Problem: Australia's educational ranking has fallen over the last decade in relation to its OECD (Organization for Economic Co-operation and Development) counterparts. The current situation reflects the discrepancy between the academic results of the country's rich and poor students. The children of low-income families begin school at a disadvantage - they are left behind during the course of their learning and are less apt to complete the 13 years of basic education. By the age of 15, these students are below the OECD average and almost three years behind students from wealthy backgrounds. Created in 1999, this project infuses schools with high quality art and music classes. The aim is to improve the education that the children receive, encourage their personal development and further their involvement with the community.
Solutions: The program begins by engaging with the region's academic community to set out guidelines in order to adapt its lessons to local needs. Next, an art professor begins to direct weekly workshops with students between the ages of five and 12, during a period of time that ranges from six to 18 months. During these classes, the subject matter of which can vary depending on the background of the teacher, the children can explore their talents and abilities. There are dance, theater, visual arts and singing lessons, as well as music lessons with string and percussion instruments. Furthermore, the learning environment is interactive, collaborative and fun.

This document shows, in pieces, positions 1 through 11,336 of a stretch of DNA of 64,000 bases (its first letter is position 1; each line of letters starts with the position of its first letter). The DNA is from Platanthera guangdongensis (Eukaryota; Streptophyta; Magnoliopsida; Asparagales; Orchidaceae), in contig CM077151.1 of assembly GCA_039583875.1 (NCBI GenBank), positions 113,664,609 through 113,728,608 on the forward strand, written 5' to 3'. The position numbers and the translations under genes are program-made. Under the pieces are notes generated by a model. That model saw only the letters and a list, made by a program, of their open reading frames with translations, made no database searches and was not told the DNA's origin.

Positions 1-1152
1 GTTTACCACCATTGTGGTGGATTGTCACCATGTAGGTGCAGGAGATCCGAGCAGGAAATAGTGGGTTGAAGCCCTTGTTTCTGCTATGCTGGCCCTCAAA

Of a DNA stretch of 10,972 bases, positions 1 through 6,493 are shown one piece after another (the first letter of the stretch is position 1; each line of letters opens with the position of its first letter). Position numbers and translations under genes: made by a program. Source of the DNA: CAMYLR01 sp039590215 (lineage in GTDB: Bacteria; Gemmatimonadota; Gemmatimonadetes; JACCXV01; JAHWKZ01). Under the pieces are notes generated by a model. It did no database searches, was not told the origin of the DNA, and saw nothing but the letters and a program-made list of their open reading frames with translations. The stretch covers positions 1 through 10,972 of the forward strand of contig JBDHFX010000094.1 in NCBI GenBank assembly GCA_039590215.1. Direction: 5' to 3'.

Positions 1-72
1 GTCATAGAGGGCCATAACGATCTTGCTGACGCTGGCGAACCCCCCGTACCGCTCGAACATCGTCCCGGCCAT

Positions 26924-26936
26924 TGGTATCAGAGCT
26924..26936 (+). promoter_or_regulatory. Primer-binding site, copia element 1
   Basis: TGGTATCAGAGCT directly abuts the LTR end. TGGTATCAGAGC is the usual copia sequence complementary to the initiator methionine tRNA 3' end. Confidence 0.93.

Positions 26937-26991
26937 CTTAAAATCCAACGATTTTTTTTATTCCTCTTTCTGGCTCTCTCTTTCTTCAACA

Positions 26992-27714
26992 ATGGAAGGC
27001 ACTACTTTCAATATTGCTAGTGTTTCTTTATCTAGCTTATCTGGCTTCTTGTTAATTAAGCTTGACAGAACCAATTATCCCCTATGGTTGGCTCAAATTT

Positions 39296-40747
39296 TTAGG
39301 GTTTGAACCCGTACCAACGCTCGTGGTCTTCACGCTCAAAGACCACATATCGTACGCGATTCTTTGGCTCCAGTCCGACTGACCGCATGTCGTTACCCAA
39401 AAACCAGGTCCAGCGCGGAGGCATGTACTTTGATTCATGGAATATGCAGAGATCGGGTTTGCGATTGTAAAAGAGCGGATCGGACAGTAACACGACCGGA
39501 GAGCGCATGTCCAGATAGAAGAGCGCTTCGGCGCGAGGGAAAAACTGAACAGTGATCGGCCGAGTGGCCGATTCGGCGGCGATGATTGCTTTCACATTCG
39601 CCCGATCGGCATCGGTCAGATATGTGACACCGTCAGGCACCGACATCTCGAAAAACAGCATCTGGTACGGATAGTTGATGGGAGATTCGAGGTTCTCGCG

Song Room professionals work in tandem with the schools’ professors so that they can continue to give art lessons after the program's completion. These workshops benefit more than 15 thousand children on a weekly basis.
Another program, known as Early Learning, works with children up to five years old accompanied by their parents. The classes incorporate music and games to discourage absenteeism and promote the learning process.
The organization also created an online lesson program known as ARTS:LIVE, through which teachers from the whole country can access pedagogical resources in order to teach the arts in a creative manner.
The Song Room
Outcomes: The project develops the childrens' abilities in every aspect of academic life. Their participation in workshops over the period of six months, according to an assessment that was completed by the organization, improved test results in reading, mathematics and science. Absenteeism in children that displayed low levels of social and emotional well-being was reduced by 65%. Students became more confident, less solitary, interacted more with their classmates and engaged more in school. They also learned to express their emotions and opinions more positively, especially those students that were previously thought to be disinterested. Children from indigenous backgrounds that reached the age of 15 two years behind other students in terms of their reading ability, achieved nearly the same academic results as their counterparts after having participated in the project. After two years of release, the ARTS:LIVE platform is now being used by over 10,000 teachers in over 60% of Australian schools. The project was one of the winners of the Wise Awards competition in 2014.